XSorry for the dust! We are currently under construction to better serve our clients, but still open for business and happy to help your pet today!
Regular Hours
Mon-Fri: 6:30AM - 7:00PM
Sat: 8:00AM - 6:00PM
Sun: 8:00AM - 5:00PM
Doctors Hours
Mon-Fri: 7:30AM - 7:00PM
Sat: 8:00AM - 5:00PM
Sun: 8:00AM - 4:00PM

Dental Specials @ Boca Park Animal Hospital

Dental Specials @ Boca Park Animal Hospital

pet doctor

For the month of December, we are offering $40.00 OFF dental prophylaxes.

Call Now to schedule! 


Does your pet have bad breath? Unfortunately, most pets do and this is not normal. The foul odor you smell is caused by an infection in their mouth. The most common cause of infection in your pet’s mouth is periodontal disease, which affects over 75% of pets over 2 years of age. Periodontal disease is a progressive and irreversible loss of the structures surrounding the teeth (see image A) caused by chronic infection and inflammation in the mouth. When your pet eats, residual food particles in the mouth promote the growth of bacteria. The bacteria form a slime layer, known as plaque, which attaches to the teeth and hardens to form tartar and calculus. (See image B)

Periodontal disease can cause irreversible damage to your pet’s dentition.




Image A – Periodontal disease can cause irreversible damage to your pet’s dentition.


Tartar and calculus build-up on feline teeth.

Image B – Tartar and calculus build-upon feline teeth.


Periodontal disease is graded by severity:

Grade 1: Gingivitis only. No loss of support tissues.

Grade 2: <25% tissue attachment loss.

Grade 3: 25-50% tissue attachment loss. Gum recession may lead to tooth root exposure. Affected teeth may begin to be mobile in the sockets.

Grade 4: >50% tissue attachment loss. Mobile teeth due to significant loss of supporting tissues.

Early treatment is best to prevent pain, tooth loss, and expensive treatments. Left untreated, periodontal disease may lead to:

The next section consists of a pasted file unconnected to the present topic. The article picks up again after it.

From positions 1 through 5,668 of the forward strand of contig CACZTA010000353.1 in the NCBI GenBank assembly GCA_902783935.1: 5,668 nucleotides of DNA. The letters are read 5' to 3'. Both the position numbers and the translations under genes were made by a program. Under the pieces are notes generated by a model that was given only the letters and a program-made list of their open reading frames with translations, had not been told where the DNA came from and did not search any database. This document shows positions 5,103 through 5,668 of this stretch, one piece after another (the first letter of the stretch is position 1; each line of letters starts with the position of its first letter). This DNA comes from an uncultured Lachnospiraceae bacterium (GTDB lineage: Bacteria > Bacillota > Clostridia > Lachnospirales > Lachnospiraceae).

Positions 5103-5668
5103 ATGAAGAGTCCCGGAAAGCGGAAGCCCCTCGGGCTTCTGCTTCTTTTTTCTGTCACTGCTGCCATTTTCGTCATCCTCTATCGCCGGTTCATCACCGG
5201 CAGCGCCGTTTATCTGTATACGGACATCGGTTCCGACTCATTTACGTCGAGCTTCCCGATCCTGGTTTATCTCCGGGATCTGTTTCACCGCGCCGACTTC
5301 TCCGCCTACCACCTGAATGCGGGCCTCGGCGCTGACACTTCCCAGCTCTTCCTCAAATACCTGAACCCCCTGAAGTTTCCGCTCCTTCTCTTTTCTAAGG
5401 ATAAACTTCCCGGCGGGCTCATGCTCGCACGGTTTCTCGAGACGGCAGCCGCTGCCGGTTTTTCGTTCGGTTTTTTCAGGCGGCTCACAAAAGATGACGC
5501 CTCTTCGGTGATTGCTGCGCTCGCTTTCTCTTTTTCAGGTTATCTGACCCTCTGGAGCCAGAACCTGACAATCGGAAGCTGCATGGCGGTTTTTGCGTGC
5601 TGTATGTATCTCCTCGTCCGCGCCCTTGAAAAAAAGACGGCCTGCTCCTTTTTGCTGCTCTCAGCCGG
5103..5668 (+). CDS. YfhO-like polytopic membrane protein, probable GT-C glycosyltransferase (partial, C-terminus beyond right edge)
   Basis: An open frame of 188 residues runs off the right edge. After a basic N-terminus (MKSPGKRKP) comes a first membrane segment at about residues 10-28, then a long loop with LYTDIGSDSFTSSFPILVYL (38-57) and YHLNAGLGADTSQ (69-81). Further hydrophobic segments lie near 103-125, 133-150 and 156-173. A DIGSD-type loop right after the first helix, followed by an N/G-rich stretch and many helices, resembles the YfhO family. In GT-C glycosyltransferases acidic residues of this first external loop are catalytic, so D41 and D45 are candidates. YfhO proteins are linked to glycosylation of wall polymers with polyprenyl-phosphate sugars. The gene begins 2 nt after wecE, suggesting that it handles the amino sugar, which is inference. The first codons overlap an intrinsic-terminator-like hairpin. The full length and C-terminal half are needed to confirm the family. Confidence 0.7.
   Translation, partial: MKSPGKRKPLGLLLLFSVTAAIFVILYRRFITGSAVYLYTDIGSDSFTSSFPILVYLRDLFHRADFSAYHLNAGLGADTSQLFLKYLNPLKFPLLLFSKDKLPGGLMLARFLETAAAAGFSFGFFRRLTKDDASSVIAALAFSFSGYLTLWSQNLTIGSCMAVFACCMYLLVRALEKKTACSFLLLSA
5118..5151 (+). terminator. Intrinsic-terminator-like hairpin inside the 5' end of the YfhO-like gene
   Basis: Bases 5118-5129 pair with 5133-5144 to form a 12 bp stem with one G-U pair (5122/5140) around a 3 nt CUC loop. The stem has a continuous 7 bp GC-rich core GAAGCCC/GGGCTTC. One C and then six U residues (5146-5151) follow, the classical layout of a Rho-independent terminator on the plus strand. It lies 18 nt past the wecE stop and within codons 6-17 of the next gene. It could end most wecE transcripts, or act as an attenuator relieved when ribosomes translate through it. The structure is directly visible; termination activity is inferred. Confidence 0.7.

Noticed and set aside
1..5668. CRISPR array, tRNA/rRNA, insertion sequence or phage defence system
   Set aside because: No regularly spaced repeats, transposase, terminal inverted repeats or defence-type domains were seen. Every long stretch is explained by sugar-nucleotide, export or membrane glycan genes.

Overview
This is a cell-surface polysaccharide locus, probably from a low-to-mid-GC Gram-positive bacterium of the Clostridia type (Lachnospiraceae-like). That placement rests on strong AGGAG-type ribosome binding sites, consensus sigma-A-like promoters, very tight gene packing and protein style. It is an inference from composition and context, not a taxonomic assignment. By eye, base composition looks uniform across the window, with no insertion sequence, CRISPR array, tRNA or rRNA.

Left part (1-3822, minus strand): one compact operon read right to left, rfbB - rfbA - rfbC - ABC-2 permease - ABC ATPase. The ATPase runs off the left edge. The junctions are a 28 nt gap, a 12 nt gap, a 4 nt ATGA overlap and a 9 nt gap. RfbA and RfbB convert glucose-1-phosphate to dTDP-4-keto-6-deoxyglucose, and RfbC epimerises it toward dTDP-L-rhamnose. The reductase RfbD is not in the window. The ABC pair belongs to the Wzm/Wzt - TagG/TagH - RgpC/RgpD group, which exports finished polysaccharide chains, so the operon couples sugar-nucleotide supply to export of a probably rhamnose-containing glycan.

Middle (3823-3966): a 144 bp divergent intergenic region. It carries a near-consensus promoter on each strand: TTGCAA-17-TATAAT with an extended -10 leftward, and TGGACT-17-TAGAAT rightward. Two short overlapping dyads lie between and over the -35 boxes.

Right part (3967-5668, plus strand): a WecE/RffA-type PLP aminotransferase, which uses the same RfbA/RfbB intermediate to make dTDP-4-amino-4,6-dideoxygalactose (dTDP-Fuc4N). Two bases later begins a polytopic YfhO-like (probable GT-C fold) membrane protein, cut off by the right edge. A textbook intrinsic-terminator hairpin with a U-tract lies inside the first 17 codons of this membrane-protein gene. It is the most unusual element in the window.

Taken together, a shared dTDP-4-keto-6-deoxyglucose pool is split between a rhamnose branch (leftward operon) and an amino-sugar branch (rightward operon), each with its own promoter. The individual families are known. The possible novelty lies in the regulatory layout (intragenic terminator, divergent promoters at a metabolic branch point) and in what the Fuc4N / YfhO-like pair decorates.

Chronic pain from infection and inflammation

Decreased quality of life

Decreased appetite and weight loss

Tooth loss due to loss of supporting tissues around teeth

Distant organ (e.g.: liver, kidneys, heart valves) damage from bacteria showering from the mouth to the bloodstream

Adverse behaviors caused by pain

The first step in treating periodontal disease requires cleaning the teeth and surrounding tissues. Because your pet will not lie down quietly for a dental cleaning, general anesthesia is required. To prepare anesthesia, our veterinarian will do a thorough examination of your pet, perform blood work and discuss the procedure with you. Your pet will be monitored closely throughout the entire procedure by qualified nurses: your pet’s safety is our primary concern. 



Before Dental Cleaning      After Dental Cleaning

After the teeth are cleaned with ultrasonic scaling, our nurses will take digital x-rays of the mouth to check for pathology hiding below the gum line (see image 1-4). Our veterinarian then will contact you to further discuss with you any other procedures that may need to be performed. Our veterinarians are trained in advanced periodontal work and feel very comfortable with explaining further processes of intra-oral surgery. 

Image C – Your veterinarian can take radiographs, like this one, to look for specific dental issues.                                                                      

 Your veterinarian can take radiographs, like this one, to look for specific dental issues.        
1) Abscess on carnassial root can go un-noticed       

2) Resorptive lesion on lower K9 - in a dog.

3) Exposed infected roots resorting in bone loss       

4) Resorptive lesion- Feline - Most common in cats.

After the cleaning, radiographs, and (if needed) intra-oral surgery, we use a high-speed polisher to fill in any unwanted grooves and to add shine! 

Healthy periodontal tissue is free of infection, inflammation, and odor. Keeping the mouth healthy requires a combination of:

Developing a home dental care plan that works for you and your pet                   

Annual to bi-annual examinations by your veterinarian to evaluate the home dental care plan

Annual professional teeth cleaning. Some breeds (e.g.: small breeds) may require more frequent cleanings. Just as people need their teeth cleaned regularly, your pet does too. 

Daily brushing with pet toothpaste (do not use toothpaste made for people)

Dental formulated diets- Hill's TD Diet or Healthy Advantage Oral Plus         

Dental Oravet Chews                         

Dental Greenies or C.E.T. Chews 

Dental Rinses and H20 Additives 

 View a video on:      Dental Health


Call now 702-675-7000 to schedule your best friend for a dental 




                  Your friends at,

                                Boca Park Animal Hospital


1050 South Rampart Blvd. 

Las Vegas, NV 89145


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